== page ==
Gopichandran V. Public trust in vaccination: an analytical framework. Indian J. Med. Ethics. 2017;2.  Back to cited text no. 9
Opel DJ, Taylor JA, Zhou C, Catz S, Myaing M, Mangione-Smith R. The Relationship Between Parent Attitudes About Childhood Vaccines Survey Scores and Future Child Immunization Status: A Validation Study. JAMA Pediatr. [Internet]. 2013;167:1065-71. Available from: http://www.ncbi.nlm.nih.gov/pmc/articles/PMC4957941/  Back to cited text no. 10
Larson HJ, Jarrett C, Schulz WS, Chaudhuri M, Zhou Y, Dube E, et al. Measuring vaccine hesitancy: The development of a survey tool. Vaccine. 2015;33:4165-75.  Back to cited text no. 11
Oladejo O, Allen K, Amin A, Frew PM, Bednarczyk RA, Omer SB. Comparative analysis of the Parent Attitudes about Childhood Vaccines (PACV) short scale and the five categories of vaccine acceptance identified by Gust et al. Vaccine. Netherlands; 2016;34:4964-8.  Back to cited text no. 12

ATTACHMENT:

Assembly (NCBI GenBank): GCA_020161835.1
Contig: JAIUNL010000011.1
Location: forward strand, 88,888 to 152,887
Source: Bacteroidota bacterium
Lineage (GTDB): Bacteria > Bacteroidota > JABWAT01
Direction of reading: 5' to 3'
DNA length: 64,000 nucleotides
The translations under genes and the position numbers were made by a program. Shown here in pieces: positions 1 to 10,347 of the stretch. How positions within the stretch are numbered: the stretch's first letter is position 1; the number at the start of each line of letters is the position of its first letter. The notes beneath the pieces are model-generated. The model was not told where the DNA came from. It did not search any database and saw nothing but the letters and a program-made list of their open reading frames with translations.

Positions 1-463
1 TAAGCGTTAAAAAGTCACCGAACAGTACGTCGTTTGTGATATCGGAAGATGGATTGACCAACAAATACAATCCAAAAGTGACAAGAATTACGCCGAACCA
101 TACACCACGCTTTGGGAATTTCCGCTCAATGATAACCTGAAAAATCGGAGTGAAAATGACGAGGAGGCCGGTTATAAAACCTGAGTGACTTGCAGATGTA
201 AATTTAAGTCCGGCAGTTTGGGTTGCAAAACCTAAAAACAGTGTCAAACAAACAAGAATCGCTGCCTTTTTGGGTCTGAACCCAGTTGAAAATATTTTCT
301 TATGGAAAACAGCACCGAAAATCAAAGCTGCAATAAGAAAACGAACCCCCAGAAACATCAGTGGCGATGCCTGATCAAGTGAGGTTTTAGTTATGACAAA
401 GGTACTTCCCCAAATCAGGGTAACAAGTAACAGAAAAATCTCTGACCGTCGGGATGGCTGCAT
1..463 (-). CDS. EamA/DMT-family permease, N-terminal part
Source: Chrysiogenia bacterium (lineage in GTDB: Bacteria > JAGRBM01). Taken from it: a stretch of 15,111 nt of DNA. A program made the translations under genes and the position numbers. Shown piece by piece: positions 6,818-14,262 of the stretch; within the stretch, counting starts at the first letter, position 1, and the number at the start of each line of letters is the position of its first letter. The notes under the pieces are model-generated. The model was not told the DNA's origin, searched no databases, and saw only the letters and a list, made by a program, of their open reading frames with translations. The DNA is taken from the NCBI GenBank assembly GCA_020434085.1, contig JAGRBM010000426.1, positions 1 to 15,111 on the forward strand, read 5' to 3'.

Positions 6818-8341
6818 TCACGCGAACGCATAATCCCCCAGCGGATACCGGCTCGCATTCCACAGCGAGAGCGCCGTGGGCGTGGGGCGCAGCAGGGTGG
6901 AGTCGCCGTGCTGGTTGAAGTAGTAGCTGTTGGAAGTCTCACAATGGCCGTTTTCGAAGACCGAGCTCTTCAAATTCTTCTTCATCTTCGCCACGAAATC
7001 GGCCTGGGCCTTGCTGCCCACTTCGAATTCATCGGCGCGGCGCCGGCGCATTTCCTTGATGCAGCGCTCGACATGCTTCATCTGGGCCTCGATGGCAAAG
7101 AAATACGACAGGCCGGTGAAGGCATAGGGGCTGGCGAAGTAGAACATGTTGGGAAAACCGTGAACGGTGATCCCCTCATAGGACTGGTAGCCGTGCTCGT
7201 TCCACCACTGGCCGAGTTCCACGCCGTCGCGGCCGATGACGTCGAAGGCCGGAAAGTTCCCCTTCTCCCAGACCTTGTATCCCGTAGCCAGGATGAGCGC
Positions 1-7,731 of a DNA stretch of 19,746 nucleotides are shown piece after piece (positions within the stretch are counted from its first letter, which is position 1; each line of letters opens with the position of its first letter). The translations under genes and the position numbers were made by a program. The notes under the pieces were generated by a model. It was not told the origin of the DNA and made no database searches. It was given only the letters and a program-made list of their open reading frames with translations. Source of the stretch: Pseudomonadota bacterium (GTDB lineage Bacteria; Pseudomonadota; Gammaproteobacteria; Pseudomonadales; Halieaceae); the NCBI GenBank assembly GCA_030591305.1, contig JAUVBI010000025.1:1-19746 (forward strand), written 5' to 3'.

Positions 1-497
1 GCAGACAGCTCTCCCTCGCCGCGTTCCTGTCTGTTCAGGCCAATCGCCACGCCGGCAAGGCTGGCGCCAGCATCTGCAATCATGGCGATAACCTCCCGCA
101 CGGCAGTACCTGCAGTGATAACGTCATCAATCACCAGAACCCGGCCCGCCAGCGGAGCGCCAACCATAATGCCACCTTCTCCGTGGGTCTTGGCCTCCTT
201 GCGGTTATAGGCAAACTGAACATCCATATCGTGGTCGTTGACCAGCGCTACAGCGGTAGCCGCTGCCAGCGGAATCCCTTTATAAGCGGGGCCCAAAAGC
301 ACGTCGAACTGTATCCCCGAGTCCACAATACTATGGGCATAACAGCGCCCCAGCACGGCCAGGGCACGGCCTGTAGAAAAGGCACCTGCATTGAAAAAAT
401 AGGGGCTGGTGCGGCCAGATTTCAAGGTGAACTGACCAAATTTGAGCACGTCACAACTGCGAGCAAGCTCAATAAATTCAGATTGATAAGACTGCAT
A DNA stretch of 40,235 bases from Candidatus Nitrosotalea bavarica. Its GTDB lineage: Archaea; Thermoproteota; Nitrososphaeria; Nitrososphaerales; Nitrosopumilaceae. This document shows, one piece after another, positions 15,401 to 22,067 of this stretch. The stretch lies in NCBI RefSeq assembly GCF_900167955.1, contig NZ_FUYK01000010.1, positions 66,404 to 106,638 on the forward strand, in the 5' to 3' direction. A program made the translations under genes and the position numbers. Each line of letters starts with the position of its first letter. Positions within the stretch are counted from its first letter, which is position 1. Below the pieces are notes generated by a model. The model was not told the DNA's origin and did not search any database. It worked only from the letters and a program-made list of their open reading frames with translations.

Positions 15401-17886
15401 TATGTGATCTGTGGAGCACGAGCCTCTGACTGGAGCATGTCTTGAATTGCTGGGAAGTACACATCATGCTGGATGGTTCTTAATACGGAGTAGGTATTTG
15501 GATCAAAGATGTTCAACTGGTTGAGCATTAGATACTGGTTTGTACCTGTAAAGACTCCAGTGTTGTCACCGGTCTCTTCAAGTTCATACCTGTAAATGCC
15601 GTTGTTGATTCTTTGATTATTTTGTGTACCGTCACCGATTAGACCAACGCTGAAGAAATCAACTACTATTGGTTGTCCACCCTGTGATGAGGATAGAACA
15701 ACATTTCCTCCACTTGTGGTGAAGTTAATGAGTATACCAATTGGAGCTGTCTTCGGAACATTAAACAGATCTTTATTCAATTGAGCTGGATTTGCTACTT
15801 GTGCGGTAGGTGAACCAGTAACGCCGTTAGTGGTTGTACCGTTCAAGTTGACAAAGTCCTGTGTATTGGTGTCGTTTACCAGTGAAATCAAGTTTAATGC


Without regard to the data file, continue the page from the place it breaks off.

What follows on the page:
Manthiram K, Blood EA, Kuppuswamy V, Martins Y, Narayan A, Burmeister K, et al. Predictors of optional immunization uptake in an urban south Indian population. Vaccine. Netherlands; 2014;32:3417-23.  Back to cited text no. 13
Braka F, Asiimwe D, Soud F, Lewis RF, Makumbi I, Gust D. A qualitative analysis of vaccine safety perceptions and concerns among caretakers in Uganda. Matern. Child Health J. United States; 2012;16:1045-52.  Back to cited text no. 14
Palanisamy B, Gopichandran V, Kosalram K. Social capital, trust in health information, and acceptance of Measles-Rubella vaccination campaign in Tamil Nadu: A case-control study. J. Postgrad. Med. India; 2018;  Back to cited text no. 15
Manthiram K, Edwards K, Hassan A. Sustaining motivation to immunize. Hum. Vaccin. Immunother. [Internet]. Taylor & Francis; 2014;10:2930-4. Available from: https://doi.org/10.4161/hv.29871  Back to cited text no. 16


  [Figure 1]

  [Table 1], [Table 2], [Table 3], [Table 4]